Foodora workers, known for cycling around Norwegian cities in shocking pink outfits as they deliver food from restaurants, have emerged triumphant from a nearly six-week strike. Their victory came “against all the odds,” according to strike leader Paul Olai-Olssen, who said the food carriers simply “wanted the same security that most other workers in Norway have.”
Companies such as Deliveroo, Foodora and Uber Eats have expanded rapidly over the last few years as to meet the increased demand for food delivery. However, this new sector has become notorious for its precarious pay and working conditions, as well as for systematically miscategorising the employment status of riders as a way of shirking labour costs.
The first collective agreement within the "platform economy"
The deal now in place, which mostly involved wages and compensation for the cyclists’ use of their own bicycles, mobile phones and uniforms, is viewed as significant in the “new economy.” That because most of the food deliverers for Foodora work independently but managed to organize themselves even though they have no traditional workplace and bicycle alone, responding to calls for food from restaurants and cafes around town.
Since it resulted in a tariff ageement between Fellesforbundet and Foodora Norway, it means that all of the country’s cycling delivery people stand to benefit. The pact also includes provisions for early retirement and a raise of around NOK 15,000 a year for those working full time.
Unique strike and agreement
This collective agreemen is unique in Norway, but could inspire workers in the so-called platform economy also outside Norway. The fact that these workers have been able to organize, negotiate, strike and at last get a collective agreement is a breakthrough for workers. This category of workers are difficult to organize as there are many immigrants, students, part-time workers and big turnaround.
The Foodora agreement is not the first collective agreement within the platform economy in the world, but the first that is a result of a strike. The strikers were very visible in Oslo throughout the six weeks, they put up a big tent, offered free repair of cycles to the public, served waffles, arranged "biking demonstrations". Each day they make a video which they put on their Facebook page. Through this they also got lots of media attention. The number of union members also grew rapidly throughout the strike, making it possible to increase the number of strikers gradually, also to Trondheim.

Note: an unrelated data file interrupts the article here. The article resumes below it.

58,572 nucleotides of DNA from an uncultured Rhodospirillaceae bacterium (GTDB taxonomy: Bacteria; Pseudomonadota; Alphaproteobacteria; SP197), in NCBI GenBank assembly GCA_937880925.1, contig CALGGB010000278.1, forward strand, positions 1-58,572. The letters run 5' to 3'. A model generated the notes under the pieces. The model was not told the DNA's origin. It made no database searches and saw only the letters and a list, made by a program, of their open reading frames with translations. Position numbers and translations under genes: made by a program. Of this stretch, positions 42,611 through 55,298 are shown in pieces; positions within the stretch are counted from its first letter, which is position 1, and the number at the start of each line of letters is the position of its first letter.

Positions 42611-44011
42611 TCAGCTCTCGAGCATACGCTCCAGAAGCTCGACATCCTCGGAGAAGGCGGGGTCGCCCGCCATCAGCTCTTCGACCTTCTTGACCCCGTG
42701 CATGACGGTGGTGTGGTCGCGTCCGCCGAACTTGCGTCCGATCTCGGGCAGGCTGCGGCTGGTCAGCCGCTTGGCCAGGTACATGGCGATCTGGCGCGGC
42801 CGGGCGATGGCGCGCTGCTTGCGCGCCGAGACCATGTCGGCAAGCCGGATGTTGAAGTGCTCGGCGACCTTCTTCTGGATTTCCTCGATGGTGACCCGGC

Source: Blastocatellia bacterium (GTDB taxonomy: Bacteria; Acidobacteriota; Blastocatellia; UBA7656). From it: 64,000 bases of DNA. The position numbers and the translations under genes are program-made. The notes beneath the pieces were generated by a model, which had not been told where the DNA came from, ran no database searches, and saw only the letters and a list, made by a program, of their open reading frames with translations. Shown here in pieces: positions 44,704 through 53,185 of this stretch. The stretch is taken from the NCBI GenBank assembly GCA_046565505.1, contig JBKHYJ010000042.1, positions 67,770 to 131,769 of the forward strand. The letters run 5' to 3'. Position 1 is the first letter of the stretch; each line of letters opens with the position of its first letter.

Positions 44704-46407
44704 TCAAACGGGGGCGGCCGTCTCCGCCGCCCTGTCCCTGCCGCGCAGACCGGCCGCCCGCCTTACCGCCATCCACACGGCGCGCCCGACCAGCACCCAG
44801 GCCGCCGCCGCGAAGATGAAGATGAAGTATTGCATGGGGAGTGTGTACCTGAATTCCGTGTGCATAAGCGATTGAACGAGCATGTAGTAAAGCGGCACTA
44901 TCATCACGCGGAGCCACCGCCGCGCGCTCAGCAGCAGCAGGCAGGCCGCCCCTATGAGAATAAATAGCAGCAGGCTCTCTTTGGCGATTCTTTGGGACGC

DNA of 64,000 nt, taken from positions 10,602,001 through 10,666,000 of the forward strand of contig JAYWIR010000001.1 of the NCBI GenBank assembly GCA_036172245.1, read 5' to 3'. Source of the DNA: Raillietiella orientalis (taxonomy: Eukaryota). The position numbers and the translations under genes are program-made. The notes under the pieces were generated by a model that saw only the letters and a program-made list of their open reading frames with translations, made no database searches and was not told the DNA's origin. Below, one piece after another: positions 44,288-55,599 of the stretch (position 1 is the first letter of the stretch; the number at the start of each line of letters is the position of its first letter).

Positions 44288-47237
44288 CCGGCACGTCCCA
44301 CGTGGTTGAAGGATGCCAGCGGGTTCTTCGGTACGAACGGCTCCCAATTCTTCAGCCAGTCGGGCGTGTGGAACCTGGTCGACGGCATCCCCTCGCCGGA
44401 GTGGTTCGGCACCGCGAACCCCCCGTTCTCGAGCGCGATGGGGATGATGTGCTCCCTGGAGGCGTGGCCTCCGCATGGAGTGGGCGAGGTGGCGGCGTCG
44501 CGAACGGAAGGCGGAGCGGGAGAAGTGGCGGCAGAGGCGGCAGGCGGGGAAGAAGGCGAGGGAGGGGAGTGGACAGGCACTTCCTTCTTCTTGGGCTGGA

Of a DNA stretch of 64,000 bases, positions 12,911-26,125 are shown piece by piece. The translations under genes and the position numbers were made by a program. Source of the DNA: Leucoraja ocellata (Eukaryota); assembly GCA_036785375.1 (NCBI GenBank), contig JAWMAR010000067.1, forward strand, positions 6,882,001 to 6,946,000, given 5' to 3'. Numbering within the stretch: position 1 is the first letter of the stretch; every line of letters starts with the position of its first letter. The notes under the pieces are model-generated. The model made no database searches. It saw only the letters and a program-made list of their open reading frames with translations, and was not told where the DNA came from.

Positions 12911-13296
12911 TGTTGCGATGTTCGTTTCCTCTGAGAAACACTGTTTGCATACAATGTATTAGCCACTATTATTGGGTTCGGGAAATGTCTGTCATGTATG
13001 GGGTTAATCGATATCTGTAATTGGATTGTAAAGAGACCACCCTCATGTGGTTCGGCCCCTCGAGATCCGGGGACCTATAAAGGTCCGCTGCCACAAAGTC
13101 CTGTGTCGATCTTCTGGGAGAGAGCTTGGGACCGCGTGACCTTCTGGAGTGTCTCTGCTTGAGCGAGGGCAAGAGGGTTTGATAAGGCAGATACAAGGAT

Foodora strike could set an example
Foodora Norway is owned by the Swedish company Delivery Hero, one of the biggest companies in the world offering app-based food deliverances from restaurants. In Sweden only a few Foodora workers are organized. The strike in Norway may inspire the Swedes to take up the fight. In the rest of the world it could be more difficult as in most countries workers within this sector is treated as self-employed, while the Foodora workers in Norway are employed. But the action in Norway is part of a wider trend of delivery riders fighting back against appalling employment conditions, with recent demonstrations in Belgium and the launch of the Delivery Riders Alliance in Australia, according to ITF.
Research shows it is possible to organize riders
A recent ETUI policy brief shows that only a small minority of Deliveroo riders in Belgium, who are predominantly male, young and students, hold negative views about trade unions. Lack of exposure to and knowledge about unions was instead cited as the biggest reason why many of the riders are not members, with many of them undecided or ambivalent about the idea. The paper also examines the low unionisation rate among riders that seems to be partly due to a lack of organising initiatives and strategies on the part of trade unions. Organising the riders, fostering solidarity between student, migrant and self-employed riders, and building a collective identity requires tailored organising strategies which take into consideration the riders' individual situations as well as the labour market context. Trade unions could offer stability, experience and knowledge in the fast-changing platform-based food delivery industry.
Creative thinking was important when the Foodora workers built their union in Norway. An example is that the transport workers' union in Oslo ordered food from Foodora for their meetings to get in contact with the riders.